Several voices, trying to sway the public temper, if not exactly to overlook the grim events, at least to put them in an anesthetic perspective, are saying: “So’s your old man.” And there is no questioning the truth of it, which is that the people to whom President Bush has extended an apology are people who have spent very little time deploring the atrocities of the enemy we have faced and continue to face. They are, then, hypocrites.
But what does that do for us, to label them as such?
Nothing very much, because our concern is over the behavior of British and American troops, not the behavior of Baathists. Having apologized to the enemy and to the Arab community, what else is in order?
Senator Tom Harkin of Iowa was quick to ask for the dismissal of Sec Def Donald Rumsfeld. Senator Harkin, just a few months ago, was counseling the election of Howard Dean as president of the United States, which tells us something of his own judgment. He is part of a little group of left toughies who are calling for Rumsfeld’s dismissal — Nancy Pelosi and Charles Rangel and other solons. The trouble with leaving it to such folk to prescribe the norms of behavior in Abu Ghraib prison is, according to one commentator, “that one ends up blowing opportunities to effect true reforms.”
But we do not need any reforms. Reforms are something we need in Guantanamo, where we have isolated a new species not previously known in the taxonomic order: the man who is not a prisoner of war, not a traitor, but an enemy combatant. If there is reason to be vexed by Secretary Rumsfeld, it is surely that he has not encouraged a Table of Organization that deals with that phenomenon other than simply by sticking him in a corner of Cuba without any avenue of hope or resolution. If it was decided that he should face the firing squad, then at least there would be judicial proceedings to contend with, successfully or unsuccessfully.
But there are no reforms indicated in the treatment of prisoners in Abu Ghraib. What was done was against 1) regulations, 2) army convention, and 3) civilized tradition. What do the reformers want? Pre-induction courses for U.S. soldiers in which they are told not to strip and torture captives and photograph them naked? Should there be, also, a course on how they should not fire guns at their own officers? Is there nothing that can be taken for granted?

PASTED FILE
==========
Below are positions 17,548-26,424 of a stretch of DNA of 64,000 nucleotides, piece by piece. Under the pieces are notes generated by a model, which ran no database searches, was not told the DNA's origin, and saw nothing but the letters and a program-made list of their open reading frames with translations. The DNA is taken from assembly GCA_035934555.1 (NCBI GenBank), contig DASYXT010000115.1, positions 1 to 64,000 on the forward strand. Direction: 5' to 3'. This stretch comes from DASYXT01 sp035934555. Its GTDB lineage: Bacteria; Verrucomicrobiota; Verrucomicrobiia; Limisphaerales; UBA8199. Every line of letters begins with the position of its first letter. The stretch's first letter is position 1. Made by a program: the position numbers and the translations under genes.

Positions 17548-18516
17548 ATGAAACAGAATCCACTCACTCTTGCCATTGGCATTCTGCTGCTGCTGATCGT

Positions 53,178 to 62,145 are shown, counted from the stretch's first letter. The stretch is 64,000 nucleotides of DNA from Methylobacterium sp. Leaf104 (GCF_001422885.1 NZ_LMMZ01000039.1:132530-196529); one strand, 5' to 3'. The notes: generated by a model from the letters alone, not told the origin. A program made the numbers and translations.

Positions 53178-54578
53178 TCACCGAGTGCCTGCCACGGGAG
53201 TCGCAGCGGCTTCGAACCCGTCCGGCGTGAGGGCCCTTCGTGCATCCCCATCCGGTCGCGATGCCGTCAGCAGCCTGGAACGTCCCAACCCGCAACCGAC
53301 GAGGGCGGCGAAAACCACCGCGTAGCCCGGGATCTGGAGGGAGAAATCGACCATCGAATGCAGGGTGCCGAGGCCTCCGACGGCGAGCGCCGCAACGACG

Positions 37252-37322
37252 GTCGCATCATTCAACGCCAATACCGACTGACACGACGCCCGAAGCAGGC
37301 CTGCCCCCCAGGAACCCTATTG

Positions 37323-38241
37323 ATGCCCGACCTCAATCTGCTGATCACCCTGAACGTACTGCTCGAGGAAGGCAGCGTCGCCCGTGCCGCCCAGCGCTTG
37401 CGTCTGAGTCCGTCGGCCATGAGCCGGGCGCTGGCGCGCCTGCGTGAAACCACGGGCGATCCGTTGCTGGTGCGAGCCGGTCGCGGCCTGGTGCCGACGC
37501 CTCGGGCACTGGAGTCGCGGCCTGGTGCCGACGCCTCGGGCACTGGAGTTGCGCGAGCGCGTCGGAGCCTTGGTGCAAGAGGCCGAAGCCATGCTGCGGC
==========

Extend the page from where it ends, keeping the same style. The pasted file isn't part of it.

The Democratic offensive has to limit itself to the failure to keep superiors informed. The lieutenant affiliated with the delinquent soldiers should have done more than he did, should have passed word about what happened on to battalion headquarters, which should have passed word to regiment, to corps, to army, to the Pentagon, to Rumsfeld — and to the president. Rumsfeld held back for several weeks telling Bush about it, and he has been reprimanded. We reasonably assume that Rumsfeld thought the delay would give army investigators time to trace the special rot that infected the perpetrators. Something a little different from just plain original sin.
Everybody suffers from that, but not everybody ties strings to genitalia and simulates electrocution.
The singularity of this offense — precisely its failure to be routine — puts it on a plane with the singularity of those Arabs in Fallujah who hacked Americans to pieces and hung them up on a bridge. We swore to avenge that crime and are bent on doing so. But we have distinguished between those Arabs, and others who do not engage in such conduct.
Our singling out the men — and women — at Abu Ghraib as different, as criminals to be distinguished from non-criminals, is all the perspective we need in handling this case. No reforms are needed. What is needed is the reenergizing of codes of conduct. After the My Lai massacre in 1968, we needed not fresh rules, but reaffirmation of existing rules, and the vindication of American honor came in the corporate feeling of revulsion over what was done.
The corporate sense of revulsion over what was done at Abu Ghraib is what regenerates western honor now.